The timetable for reaching a Brexit deal was thrown into doubt on Sunday night after talks failed to reach an agreement.
A hastily arranged meeting between Brexit Secretary Dominic Raab and European Union negotiator Michel Barnier could not produce a breakthrough, leaving the process on a knife-edge ahead of a key summit on Wednesday.
Mr Barnier said that “despite intense efforts” there had been a failure to reach agreement on one of the trickiest aspects of the negotiations - how to prevent a hard border with Ireland.
The Government said there were still “unresolved issues” relating to the Irish backstop but it remained committed to making progress at this week’s summit of EU leaders.
ITV News Political Editor Robert Peston said the reason for the failure to come to an agreement was because the EU wants a "backstop to the backstop" - which would keep just Northern Ireland in the customs union and single market, effectively creating a border between Northern Ireland the rest of the UK.
The surprise announcement of the meeting between Mr Raab and Mr Barnier fuelled rumours a deal was set to be done ahead of this week’s European Council meeting.
But after talks which lasted a little over an hour, it was clear that major obstacles remained.
- What went wrong in Brussels on Sunday? ITV News Correspondent Angus Walker explains:
The Prime Minister’s room for manoeuvre is severely restricted, with opposition to both the EU’s proposed backstop and concerns about her own alternative.
The EU version, which would see just Northern Ireland remain aligned with Brussels’ rules, has been called unacceptable by Mrs May and is loathed by the DUP.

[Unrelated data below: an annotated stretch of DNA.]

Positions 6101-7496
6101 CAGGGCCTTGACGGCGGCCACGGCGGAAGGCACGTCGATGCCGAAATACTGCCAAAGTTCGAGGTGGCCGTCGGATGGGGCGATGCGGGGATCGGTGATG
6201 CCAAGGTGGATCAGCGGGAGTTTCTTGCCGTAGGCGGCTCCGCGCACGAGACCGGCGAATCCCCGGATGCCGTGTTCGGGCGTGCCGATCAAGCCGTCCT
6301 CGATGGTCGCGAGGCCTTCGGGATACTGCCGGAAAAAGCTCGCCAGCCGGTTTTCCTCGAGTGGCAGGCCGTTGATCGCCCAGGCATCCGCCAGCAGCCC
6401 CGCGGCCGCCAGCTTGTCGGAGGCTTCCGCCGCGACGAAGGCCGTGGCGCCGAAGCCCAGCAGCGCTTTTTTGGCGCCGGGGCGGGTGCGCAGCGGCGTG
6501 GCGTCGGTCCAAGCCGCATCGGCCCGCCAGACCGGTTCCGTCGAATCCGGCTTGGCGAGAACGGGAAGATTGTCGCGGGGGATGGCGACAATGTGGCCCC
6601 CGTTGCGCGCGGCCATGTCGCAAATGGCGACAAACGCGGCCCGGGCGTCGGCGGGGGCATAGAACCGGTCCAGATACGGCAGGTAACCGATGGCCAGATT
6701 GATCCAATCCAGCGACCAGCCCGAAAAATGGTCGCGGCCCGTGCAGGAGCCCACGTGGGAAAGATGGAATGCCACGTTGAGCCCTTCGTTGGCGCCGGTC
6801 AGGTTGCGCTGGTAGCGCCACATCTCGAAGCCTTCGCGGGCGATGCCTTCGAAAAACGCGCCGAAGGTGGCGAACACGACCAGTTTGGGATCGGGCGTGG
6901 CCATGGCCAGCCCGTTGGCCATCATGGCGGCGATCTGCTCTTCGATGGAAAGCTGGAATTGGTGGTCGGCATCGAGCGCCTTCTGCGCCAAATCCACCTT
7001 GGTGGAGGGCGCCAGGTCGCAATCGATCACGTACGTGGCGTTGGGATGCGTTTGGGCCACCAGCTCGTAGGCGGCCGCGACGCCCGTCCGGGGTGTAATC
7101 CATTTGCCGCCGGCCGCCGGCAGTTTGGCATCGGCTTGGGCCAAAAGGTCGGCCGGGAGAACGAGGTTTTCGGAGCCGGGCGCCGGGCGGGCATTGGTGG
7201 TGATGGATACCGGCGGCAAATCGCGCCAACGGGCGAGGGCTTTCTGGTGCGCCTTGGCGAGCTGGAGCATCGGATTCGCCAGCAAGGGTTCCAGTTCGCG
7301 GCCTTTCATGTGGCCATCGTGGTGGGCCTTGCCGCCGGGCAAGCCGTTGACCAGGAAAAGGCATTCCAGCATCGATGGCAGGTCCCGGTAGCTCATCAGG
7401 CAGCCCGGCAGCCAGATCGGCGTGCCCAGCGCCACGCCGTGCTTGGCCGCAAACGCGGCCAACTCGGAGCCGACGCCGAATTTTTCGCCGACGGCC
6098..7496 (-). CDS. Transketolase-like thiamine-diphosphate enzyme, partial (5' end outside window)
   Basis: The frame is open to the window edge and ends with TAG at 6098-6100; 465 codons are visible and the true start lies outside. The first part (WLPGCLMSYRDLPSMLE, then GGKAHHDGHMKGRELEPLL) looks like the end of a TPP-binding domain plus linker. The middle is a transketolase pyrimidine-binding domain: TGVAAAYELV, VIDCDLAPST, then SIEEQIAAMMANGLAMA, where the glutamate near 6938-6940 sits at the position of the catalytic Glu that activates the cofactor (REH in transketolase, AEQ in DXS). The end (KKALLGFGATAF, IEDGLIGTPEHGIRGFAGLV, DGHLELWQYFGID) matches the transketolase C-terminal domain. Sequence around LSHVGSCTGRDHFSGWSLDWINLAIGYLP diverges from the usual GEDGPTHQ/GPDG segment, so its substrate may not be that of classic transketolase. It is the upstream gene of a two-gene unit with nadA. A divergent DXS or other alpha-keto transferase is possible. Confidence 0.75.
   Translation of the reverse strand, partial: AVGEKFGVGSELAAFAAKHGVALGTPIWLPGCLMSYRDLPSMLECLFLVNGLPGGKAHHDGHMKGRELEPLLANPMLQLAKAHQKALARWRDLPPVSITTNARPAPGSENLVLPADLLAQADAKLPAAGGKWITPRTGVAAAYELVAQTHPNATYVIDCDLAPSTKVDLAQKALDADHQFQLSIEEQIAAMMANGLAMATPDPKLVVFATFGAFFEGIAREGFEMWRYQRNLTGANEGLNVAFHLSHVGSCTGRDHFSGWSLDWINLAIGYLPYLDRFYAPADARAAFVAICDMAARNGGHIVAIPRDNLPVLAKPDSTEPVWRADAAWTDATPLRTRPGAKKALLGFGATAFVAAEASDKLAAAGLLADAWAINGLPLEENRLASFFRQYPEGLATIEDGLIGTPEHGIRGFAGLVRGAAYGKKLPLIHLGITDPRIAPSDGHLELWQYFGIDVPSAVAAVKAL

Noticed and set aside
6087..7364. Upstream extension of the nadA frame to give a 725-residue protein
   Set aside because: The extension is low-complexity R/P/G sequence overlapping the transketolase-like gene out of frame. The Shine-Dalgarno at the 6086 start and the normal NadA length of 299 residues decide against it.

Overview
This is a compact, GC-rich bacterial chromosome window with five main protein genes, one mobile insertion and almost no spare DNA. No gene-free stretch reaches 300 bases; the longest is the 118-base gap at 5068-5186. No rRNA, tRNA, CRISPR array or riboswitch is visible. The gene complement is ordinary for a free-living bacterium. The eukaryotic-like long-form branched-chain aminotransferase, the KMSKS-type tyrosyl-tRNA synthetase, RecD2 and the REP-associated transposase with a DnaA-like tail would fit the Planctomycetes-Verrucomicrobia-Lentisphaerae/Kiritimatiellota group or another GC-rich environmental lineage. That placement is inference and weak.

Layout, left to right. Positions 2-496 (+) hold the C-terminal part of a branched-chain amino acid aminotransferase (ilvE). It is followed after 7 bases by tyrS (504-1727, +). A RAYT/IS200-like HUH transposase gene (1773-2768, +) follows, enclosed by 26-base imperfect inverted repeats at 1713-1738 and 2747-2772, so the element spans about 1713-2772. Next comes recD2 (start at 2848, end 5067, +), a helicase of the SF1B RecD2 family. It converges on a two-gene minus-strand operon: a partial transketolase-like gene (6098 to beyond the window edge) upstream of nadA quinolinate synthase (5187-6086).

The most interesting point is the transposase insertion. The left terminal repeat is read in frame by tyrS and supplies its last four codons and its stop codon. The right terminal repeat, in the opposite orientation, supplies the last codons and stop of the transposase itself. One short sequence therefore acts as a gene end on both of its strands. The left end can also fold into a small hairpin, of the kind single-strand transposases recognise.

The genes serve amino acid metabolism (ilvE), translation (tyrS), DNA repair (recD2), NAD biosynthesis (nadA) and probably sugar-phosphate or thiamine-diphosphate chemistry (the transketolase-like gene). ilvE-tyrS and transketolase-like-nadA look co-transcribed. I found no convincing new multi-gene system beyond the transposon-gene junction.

Mrs May’s counter-proposal for a “temporary customs arrangement” for the whole UK is viewed suspiciously by Brexiteers who fear it becoming an indefinite position which would prevent free trade deals with countries around the world.
Agreeing to such a measure could trigger a Cabinet revolt and the potential resignation of senior ministers.
However, senior Cabinet minister Jeremy Hunt gave Mrs May his full backing on Monday saying that "everyone in the UK should have confidence that Theresa May will never sign a deal that is not compatible with the letter and spirit of the referendum result".
He continued that the Government "firmly believes that we can find a deal on that basis that works for the EU and our partners and friends in Europe", but that negotiations are currently in a "difficult period".
The Foreign Secretary added: "We should remember that a huge amount of progress has been made, but there are one or two very big outstanding issues.
"I think we can still get there, whether we do this week or not, who knows?"
Mr Hunt said everyone involved in the Brexit negotiations was "trying incredibly hard to get deal" and that "it's possible to do it with good will on all sides, but there are some difficult issues to overcome".
Likewise, International Development Secretary Penny Mordaunt gave her backing to Mrs May saying that "everyone is getting on with their jobs, we are supporting the PM to get the best deal for the country.
"Everybody needs to calm down, we are entering the final stage of these negotiations and we are all behind the PM trying to get the best result.”
Writing in his Daily Telegraph column, former foreign secretary Boris Johnson said the backstop idea as a whole should be jettisoned and called on Theresa May to "stand up to EU bullies".
"Like some chess player triumphantly forking our king and our queen, the EU Commission is offering the UK government what appears to be a binary choice," he said.
"It is a choice between the break-up of this country, or the subjugation of this country, between separation or submission.
"It must be rejected, and it must be rejected now. "
A special EU summit pencilled in for November to sign off a Brexit agreement could instead end up being used as an emergency meeting to discuss “no-deal” plans.
Talks will take place on Monday between DUP leader Arlene Foster and Taoiseach Leo Varadkar, while Mrs May will meet Sinn Fein leader Mary Lou McDonald in Westminster.